British artificial intelligence company BenevolentAI has announced its partnership with charity group Action Against Age-related macular degeneration (aaa ) to develop treatments for age-related macular degeneration (AMD), the leading cause of blindness in adults in the UK.
Four vision loss charities, Blind Veterans UK, Fight for Sight , the Macular Society and Scottish War Blinded, formed AAA to increase funding for biomedical research into the treatment of AMD and its degenerative effects.
“AMD is a complex and multi-factoral disease in which understanding of the pathogenesis remains unclear,” AAA development chair Rob Hunter told Drug Development Technology.
“Developing a new treatment is made more difficult as the unique anatomy of the eye creates challenges in both delivery and clearance of products. When combined with the progressive and irreversible degeneration of the macula, it creates a very difficult environment in which to develop a treatment.
“We’re confident that the assistance of BenevolentAI will rapidly advance our research into AMD and will help us identify new areas to focus research on.”
BenevolentAI’s bioscience arm, BenevolentBio, will use its AI technology platform to support AAA’s research, processing and reviewing vast amounts of information on the various trials, papers and additional data surrounding the research into AMD and its potential treatments.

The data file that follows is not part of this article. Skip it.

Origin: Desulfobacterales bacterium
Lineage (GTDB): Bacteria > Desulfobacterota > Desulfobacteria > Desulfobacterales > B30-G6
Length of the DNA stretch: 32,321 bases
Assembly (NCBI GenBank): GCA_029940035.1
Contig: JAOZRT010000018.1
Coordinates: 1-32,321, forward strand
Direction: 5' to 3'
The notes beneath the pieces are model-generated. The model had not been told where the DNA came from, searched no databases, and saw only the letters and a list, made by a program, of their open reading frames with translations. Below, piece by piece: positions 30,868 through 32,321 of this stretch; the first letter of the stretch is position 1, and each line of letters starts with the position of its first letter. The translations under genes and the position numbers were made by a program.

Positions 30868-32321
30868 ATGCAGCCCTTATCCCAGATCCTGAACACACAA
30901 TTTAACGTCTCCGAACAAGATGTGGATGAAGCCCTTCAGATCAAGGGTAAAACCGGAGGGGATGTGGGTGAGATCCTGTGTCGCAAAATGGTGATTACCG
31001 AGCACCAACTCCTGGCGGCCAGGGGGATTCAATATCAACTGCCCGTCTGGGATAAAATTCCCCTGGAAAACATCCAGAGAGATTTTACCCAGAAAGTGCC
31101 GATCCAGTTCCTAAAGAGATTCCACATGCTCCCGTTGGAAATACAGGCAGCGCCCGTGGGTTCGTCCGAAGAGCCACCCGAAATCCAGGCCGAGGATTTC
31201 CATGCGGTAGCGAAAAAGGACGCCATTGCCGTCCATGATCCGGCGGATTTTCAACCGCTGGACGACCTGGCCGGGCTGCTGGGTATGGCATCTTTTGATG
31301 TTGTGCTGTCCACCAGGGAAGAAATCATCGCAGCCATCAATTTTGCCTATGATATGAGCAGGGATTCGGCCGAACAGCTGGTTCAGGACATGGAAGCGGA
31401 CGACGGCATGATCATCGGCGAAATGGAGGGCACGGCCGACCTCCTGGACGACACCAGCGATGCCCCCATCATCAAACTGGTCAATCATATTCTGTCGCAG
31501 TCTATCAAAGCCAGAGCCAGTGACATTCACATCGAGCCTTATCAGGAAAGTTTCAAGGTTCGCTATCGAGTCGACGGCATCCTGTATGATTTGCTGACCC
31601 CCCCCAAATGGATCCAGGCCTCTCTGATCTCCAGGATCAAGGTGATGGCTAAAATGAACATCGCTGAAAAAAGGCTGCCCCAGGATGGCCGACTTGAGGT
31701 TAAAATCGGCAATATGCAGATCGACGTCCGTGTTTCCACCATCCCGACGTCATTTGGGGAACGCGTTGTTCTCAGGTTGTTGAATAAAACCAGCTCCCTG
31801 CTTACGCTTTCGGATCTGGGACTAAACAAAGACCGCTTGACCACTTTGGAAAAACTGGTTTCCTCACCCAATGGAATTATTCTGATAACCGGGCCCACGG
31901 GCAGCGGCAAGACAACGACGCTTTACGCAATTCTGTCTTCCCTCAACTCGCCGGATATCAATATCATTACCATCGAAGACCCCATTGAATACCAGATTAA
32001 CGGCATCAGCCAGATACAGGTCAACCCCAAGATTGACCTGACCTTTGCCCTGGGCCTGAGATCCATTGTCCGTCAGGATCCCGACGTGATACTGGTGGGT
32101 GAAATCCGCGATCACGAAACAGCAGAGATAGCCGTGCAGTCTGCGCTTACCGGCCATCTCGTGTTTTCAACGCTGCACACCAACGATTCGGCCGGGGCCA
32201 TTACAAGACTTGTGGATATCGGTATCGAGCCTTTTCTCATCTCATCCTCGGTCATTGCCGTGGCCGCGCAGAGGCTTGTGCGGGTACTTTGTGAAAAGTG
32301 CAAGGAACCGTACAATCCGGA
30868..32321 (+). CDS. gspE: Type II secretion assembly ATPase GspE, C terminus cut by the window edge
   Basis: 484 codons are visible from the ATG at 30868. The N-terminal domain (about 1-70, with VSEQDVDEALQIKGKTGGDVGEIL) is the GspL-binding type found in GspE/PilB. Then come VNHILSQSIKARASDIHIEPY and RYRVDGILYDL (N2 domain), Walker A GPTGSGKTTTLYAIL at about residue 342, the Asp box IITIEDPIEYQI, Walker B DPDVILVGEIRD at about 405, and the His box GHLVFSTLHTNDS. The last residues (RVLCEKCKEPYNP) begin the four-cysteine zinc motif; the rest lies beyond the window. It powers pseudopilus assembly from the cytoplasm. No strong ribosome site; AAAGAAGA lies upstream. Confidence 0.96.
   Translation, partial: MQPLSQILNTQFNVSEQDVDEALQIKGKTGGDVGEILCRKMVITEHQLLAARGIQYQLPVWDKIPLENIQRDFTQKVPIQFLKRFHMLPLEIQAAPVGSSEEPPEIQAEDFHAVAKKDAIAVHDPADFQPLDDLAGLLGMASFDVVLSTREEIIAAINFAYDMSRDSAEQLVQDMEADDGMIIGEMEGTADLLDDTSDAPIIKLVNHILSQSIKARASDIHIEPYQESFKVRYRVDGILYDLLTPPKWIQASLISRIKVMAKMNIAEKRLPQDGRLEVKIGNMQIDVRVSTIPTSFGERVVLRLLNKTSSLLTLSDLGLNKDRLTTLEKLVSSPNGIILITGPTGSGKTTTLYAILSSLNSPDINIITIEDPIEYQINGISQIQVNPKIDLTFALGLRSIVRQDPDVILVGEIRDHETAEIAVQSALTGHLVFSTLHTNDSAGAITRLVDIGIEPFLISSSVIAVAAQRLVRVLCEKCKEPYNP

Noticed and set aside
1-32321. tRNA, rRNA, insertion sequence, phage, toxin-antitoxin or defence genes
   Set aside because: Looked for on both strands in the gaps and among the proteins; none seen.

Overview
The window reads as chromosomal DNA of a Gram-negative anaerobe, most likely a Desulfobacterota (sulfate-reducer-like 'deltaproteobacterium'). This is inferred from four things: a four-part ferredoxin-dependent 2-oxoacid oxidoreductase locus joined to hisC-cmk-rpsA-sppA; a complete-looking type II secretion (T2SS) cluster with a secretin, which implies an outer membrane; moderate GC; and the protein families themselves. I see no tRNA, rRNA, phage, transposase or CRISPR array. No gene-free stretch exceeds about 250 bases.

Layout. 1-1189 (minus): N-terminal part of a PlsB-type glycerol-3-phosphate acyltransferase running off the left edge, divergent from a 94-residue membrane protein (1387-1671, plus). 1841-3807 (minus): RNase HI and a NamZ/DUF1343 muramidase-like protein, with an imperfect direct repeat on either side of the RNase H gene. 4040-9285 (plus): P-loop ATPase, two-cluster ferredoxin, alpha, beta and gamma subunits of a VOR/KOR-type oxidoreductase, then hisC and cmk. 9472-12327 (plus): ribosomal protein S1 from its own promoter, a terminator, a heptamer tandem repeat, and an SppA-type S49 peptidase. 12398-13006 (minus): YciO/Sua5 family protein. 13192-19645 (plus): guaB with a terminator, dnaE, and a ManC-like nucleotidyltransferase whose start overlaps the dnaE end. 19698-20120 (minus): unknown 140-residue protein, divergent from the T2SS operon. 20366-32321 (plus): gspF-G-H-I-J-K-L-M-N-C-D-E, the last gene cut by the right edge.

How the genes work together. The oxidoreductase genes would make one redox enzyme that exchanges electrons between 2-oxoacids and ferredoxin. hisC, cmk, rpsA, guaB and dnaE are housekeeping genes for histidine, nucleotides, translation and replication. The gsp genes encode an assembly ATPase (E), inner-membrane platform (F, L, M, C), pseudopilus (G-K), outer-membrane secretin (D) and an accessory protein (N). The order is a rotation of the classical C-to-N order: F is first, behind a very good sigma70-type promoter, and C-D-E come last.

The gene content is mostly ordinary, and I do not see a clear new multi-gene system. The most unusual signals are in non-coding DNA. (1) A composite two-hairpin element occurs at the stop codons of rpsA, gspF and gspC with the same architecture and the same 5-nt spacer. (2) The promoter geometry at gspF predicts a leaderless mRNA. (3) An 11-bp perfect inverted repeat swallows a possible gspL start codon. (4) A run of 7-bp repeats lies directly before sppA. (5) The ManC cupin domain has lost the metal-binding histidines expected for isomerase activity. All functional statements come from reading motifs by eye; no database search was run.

“Using our AI platform we are able to search vast online libraries of unstructured and seemingly unrelated data to create unique avenues of exploration for AMD research,” BenevolentBio CEO Jackie Hunter told Drug Development Technology.
“The technology is able to not only identify existing compounds of potential interest from drug libraries, but also generate completely novel treatments for disease too.”
Current treatment options for the disease are severely limited, and the rising number of sufferers makes the development of new therapies a growing need. It is predicted that by 2020 almost 700,000 people will have late-stage AMD, which is classed as when vision loss interferes with a patient’s ability to read, drive, recognise faces or perform many everyday tasks.
AMD is the third biggest cause of sight loss worldwide and the main cause of blindness in developed countries. More than 600,000 people have late stage AMD in the UK, with predictions for this figure to double by 2050 as life expectancy increases.